One of the most unique aspects about my teaching style is that I often do “Language Workshops”. These are 1 – 5 day excursions designed to accelerate my students’ progress. Here are some videos of excursions I’ve organized in the past. If you’d like to learn more about my language excursions or language lessons, check out the links below:

Language Workshops

Language Lessons



Events for Language Learners

Apart from teaching languages, I wanted to create a “language learning community” in my own city. As a result, I started organizing events for other language learners in my city. For example, I created an event called, “Language & Culture Exchange Dinner”. This was a casual dinner that I organized every month for anyone interested in other languages and/or cultures. It was a hit! As I am writing this today, we usually have anywhere from 50-80 attendees per event.

I eventually changed the name of the event to, “Languages & Beer” as per the suggestion of a close friend named Jessie. This was a smart idea on his part and I am glad he made the suggestion. Here are some pictures from a past event. To attend one of our events and see our event schedule, check out the links below:

Calgary Language Lovers

Calgary French Language Meetup

Spanish Language & Culture

Chinese Language & Culture


Random Coincidence, Random Opportunity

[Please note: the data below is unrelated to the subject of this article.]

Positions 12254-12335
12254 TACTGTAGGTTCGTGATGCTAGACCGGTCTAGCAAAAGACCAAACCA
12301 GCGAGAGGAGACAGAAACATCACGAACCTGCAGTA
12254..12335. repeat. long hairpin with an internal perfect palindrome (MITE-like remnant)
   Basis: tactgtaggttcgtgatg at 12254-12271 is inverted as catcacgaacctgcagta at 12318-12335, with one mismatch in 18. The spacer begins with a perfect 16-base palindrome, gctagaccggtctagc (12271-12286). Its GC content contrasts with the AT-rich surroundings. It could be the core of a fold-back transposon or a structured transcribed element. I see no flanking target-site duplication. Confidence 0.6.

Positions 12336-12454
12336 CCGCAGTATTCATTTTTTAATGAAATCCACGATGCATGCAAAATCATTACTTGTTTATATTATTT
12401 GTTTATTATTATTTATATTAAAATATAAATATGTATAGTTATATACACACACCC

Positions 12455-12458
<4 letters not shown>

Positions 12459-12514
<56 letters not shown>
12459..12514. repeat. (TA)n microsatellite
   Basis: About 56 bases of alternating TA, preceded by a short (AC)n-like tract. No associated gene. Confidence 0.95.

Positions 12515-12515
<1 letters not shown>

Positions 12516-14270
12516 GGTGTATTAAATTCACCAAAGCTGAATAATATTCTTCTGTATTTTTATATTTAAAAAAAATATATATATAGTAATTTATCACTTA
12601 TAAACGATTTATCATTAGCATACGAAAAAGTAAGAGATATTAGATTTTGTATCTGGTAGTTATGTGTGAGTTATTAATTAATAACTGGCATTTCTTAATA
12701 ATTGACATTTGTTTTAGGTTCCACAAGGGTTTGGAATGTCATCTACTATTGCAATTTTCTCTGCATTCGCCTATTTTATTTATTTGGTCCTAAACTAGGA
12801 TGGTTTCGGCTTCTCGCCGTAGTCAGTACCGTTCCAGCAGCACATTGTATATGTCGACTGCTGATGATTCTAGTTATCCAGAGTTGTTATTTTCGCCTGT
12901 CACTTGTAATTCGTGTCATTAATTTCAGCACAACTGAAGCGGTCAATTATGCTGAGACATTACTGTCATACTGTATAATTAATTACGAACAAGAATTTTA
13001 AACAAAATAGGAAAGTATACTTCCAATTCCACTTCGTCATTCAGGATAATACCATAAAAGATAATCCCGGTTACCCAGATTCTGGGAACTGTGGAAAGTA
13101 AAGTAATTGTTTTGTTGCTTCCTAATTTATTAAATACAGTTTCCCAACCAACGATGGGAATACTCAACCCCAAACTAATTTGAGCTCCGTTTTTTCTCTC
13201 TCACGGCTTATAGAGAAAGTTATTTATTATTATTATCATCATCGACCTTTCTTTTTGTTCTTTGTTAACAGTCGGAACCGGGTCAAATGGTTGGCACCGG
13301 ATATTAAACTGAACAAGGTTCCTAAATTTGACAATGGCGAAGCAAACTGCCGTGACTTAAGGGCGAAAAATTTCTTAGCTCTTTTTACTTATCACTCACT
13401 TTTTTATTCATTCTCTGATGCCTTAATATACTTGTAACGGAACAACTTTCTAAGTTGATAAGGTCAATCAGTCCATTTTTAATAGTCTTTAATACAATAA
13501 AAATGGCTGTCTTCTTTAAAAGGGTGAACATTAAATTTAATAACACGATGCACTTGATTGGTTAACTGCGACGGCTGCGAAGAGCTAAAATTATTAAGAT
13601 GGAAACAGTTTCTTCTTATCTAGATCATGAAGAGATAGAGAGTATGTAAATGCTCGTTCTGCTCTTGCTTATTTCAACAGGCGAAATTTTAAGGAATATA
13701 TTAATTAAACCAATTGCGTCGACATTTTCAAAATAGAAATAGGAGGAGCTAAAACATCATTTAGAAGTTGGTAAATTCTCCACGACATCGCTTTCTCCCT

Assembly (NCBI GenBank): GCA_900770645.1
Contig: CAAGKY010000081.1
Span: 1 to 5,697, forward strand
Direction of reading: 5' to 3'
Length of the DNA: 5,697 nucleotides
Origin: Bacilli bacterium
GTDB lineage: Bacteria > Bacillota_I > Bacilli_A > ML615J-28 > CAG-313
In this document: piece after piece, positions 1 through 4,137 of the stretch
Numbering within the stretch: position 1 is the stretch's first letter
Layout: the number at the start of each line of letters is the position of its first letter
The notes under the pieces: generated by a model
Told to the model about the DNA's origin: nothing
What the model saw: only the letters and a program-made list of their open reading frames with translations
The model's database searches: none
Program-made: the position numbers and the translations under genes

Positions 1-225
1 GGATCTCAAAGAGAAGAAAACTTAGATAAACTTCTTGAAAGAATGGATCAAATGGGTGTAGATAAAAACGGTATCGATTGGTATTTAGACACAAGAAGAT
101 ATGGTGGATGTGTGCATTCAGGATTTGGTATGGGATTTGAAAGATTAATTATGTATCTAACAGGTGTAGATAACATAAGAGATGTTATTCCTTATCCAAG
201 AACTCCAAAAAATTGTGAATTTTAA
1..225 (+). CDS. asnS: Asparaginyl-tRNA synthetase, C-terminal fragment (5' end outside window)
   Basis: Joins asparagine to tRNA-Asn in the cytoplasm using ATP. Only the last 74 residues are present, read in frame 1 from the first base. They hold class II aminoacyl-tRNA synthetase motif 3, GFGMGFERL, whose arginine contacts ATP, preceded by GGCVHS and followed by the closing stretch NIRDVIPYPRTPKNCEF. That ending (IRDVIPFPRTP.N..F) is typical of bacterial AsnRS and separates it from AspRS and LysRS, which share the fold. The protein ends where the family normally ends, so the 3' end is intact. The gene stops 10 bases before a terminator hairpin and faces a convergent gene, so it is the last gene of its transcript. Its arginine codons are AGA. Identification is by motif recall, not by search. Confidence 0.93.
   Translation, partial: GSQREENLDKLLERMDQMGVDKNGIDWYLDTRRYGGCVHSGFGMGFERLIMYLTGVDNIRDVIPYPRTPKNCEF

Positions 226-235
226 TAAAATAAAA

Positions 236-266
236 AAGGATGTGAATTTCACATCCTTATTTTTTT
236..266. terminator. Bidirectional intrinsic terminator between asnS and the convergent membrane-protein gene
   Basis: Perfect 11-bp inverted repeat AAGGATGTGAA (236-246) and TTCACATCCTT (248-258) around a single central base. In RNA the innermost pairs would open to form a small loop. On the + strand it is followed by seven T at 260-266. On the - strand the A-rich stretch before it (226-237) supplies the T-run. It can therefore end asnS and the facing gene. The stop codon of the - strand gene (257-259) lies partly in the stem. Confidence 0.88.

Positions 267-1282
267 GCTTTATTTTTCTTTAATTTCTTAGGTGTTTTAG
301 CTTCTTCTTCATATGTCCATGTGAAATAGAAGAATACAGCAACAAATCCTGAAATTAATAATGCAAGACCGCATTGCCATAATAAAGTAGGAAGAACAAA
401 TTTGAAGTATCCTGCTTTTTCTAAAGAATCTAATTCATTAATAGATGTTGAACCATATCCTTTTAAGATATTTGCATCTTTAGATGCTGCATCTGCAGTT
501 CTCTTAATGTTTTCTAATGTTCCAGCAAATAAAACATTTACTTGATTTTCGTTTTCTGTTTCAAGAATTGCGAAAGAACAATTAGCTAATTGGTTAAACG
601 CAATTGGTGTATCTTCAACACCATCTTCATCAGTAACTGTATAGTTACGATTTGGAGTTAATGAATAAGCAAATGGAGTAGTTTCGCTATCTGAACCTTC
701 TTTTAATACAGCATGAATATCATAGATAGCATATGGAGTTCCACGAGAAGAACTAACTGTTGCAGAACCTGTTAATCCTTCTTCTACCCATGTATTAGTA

One day, life presented me with an unexpected opportunity. I had gone to my grandparents’ house while my grandpa’s friend happened to be visiting. It turned out that his friend was organizing a conference about languages and asked me if I would be interested in speaking at the event. I was pleasantly surprised and excited!  I gladly accepted the offer. Ever since then, I have spoken at a few different events and have enjoyed the experience each time. Below you’ll find a couple of talks that I’ve given. If you’d like to have me speak at one of your events, please click here.

  • Political Correctness & Language Learning


  • The Life of a Polyglot


  • LangFest 2018: Dialectal Differences and Empathy

I’m excited about where this journey has taken me so far and I can’t wait to see what the future holds! If you’d like to contact me for any reason, or if you’d like to follow along my journey, check out the links below. Alternatively, you can send me an email by filling out the form at the bottom of this page.